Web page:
Many of the original cast of American Crime Story‘s debut season — The People V. O.J. Simpson — are expected to reassemble for the next chapter in the Ryan Murphy-produced anthology show. Producers Nina Jacobson and Brad Simpson confirm to Awardsline that writers went to New Orleans last week on a research trip for Season 2, which will tell of the American response to Hurricane Katrina. And O.J.‘s Marcia Clark, Sarah Paulson, says she fully intends to return to the series. “The Katrina story, to me, is a literal American crime,” Paulson explains. “It says something about a uniquely American attitude, and I find it incredibly potent.”

When Jacobson and Simpson pitched The People V. O.J. Simpson they hadn’t conceived it as an anthology show that would run on after the conclusion of this particular story. It was Murphy and FX who brought that ambition, and it was conceived in the notion that crime is about apathy as much as action. In the case of O.J. Simpson, Jeffrey Toobin’s book about the trial had made it clear that many injustices served to prejudice the perspectives of the nation that consumed it. There was no way to avoid the questions it asked about race, gender and celebrity, and yet we did. If anything, the lessons the O.J. Simpson trial tried to teach were ignored, if not actively rallied against, as 24-hour news media and the rise of the internet gave us all an excuse to exercise opinions before they were fully-formed.

And American Crime Story faces an uphill struggle as it steers towards a second season, thanks to the outpouring of critical praise and interest heaped on The People V. O.J. Simpson. But for the creative team, alighting on this broader definition of “American crime” has allowed them to change tack, with Season 2 of the show placing the emphasis on the American response to Hurricane Katrina. “We started talking about ‘American crime stories’ as being before and after moments — crimes in which nothing was the same after as it was before,” says Jacobson. “They’re turning points. As we started looking at O.J. and Katrina next to each other, we realized that they were crimes in which America was culpable for the crime as much as anybody else.”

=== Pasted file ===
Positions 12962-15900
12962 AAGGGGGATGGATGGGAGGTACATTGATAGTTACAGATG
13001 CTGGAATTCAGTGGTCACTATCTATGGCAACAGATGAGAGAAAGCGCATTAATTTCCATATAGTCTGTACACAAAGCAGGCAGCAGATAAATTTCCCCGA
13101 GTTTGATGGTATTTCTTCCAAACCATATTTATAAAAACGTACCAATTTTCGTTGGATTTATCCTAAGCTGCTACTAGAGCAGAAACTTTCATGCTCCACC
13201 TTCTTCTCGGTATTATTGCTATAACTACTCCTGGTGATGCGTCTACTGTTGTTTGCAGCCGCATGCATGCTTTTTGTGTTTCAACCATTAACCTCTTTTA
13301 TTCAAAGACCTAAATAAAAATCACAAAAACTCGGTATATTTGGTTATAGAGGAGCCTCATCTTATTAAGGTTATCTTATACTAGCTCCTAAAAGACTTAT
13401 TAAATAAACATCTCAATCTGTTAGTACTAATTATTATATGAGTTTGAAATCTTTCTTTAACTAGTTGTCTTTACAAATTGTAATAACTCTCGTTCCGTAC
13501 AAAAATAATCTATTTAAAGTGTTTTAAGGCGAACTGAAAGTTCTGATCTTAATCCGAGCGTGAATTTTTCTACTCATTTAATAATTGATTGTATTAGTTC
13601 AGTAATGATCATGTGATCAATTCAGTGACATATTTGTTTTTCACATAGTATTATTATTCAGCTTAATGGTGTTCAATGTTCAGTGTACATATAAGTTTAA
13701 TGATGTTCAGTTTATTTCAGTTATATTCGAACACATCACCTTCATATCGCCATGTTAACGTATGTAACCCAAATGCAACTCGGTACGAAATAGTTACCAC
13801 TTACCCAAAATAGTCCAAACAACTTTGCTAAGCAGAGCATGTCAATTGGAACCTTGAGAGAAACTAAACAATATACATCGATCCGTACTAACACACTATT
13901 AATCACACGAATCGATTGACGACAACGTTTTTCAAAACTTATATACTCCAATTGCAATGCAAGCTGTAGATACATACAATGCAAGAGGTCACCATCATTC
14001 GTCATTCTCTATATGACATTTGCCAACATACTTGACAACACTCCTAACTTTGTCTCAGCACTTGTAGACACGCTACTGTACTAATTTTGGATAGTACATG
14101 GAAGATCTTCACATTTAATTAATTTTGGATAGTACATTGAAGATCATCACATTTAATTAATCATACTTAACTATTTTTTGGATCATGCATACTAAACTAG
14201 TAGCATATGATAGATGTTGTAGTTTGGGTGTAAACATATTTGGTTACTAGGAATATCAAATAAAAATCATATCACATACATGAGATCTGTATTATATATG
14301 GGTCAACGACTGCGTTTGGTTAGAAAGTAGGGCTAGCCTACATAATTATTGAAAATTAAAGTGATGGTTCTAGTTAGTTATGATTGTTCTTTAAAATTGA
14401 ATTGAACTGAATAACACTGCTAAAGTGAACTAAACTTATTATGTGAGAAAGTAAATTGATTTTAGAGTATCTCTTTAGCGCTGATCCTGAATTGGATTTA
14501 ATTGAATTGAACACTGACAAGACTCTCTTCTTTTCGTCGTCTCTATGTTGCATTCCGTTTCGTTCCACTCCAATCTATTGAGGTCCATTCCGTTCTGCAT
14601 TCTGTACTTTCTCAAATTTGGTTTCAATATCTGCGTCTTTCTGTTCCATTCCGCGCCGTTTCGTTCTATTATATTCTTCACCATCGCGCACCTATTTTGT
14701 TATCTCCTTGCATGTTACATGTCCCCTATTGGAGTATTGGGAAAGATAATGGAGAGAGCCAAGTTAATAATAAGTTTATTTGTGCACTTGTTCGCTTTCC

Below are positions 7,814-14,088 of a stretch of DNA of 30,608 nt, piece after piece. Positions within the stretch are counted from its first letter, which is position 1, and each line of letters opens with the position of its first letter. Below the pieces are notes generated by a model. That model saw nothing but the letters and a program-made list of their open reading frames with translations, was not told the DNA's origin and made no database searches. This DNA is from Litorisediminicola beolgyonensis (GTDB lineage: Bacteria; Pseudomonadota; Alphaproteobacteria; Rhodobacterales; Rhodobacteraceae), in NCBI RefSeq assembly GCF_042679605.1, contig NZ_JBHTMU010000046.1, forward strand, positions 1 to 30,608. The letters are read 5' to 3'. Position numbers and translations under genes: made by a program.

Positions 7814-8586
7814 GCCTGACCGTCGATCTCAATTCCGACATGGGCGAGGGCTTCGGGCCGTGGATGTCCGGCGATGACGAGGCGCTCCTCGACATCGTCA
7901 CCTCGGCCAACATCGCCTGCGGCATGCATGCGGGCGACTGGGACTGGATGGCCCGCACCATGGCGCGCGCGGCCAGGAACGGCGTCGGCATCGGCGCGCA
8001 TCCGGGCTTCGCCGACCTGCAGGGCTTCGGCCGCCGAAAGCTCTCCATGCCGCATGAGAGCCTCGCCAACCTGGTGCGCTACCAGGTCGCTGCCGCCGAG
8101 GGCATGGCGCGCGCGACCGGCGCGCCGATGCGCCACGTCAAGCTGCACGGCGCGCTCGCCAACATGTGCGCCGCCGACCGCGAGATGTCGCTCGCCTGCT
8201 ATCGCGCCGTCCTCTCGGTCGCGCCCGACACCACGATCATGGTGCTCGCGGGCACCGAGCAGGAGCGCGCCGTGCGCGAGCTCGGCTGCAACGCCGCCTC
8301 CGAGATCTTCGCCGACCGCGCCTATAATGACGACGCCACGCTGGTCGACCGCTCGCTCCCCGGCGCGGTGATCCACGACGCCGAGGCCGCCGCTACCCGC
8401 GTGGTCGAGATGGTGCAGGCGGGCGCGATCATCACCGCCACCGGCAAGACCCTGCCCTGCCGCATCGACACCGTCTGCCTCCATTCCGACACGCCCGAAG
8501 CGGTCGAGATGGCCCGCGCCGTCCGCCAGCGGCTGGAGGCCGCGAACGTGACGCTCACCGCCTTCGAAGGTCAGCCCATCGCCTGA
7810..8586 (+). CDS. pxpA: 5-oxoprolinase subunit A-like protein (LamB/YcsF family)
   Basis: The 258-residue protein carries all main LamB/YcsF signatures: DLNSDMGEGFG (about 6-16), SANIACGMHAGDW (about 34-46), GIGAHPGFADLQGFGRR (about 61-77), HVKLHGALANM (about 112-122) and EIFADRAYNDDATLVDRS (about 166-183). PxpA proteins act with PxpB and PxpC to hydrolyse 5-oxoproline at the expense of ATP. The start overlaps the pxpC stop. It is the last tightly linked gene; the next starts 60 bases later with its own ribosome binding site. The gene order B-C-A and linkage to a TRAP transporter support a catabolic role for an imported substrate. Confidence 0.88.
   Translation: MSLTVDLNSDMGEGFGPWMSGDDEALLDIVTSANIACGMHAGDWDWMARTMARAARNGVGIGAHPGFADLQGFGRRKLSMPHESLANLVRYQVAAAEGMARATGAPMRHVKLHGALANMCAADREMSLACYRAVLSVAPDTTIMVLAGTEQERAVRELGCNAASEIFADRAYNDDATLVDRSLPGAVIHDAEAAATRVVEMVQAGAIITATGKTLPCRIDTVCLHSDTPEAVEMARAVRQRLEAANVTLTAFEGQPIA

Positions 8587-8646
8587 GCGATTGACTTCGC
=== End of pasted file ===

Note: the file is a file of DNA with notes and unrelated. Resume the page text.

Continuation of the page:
Jacobson and Simpson walk the red carpet at an OJ FYC event in April.
Jacobson and Simpson walk the red carpet at an OJ  FYC event in April.
Broadimage/REX/Shutterstock

In the case of Katrina, that means examining the neglect and disparity of care that followed the storm’s landfall on August 25 2005. “To explore these things from a character foundation, and to revel in the shades of grey—to explore moments in which there’s a disparity between the way our country wants to see itself and the way we actually are— that’s been a really inspiring perspective for us.”

Adds Jacobson: “It’s a very different story to O.J., but we’re optimistic that if we dive deep and focus on great characters, we can have another great season of television.”

Those characters will differ from the denizens of the O.J. case, because there weren’t so many ‘breakout stars’ in the wake of Katrina. “But the one thing it has in common with O.J.,” notes Brad Simpson, “is that America stopped and watched this thing happen, and it exposed some truths that maybe we didn’t want exposed. Things we didn’t want to admit to ourselves about this country.”

The plan—as with Ryan Murphy’s other anthology series American Horror Story and Scream Queens—is to encourage as many of the cast from The People v. O.J. Simpson back as schedules allow. John Travolta, who flew to Louisiana after Katrina to assist in the rescue effort, has already expressed his interest, and Paulson says now that she’s in too.

“I would be more excited than almost anything to have a crack at something else with this same creative team,” she admits. “For me, the idea of treating Katrina as an American Crime Story is incredibly resonant, powerful and accurate. The Katrina story, to me, is a literal American crime. It says something about a uniquely American attitude, and I find it incredibly potent. I’ve begged them, and there have been some conversations.”

Paulson has relished the chance to change gears every year with American Horror Story. “The idea of taking this repertory group of actors, who tell different stories all the time anyway, and giving them an opportunity to go out every year and do something different; to me it’s the greatest job in the world.”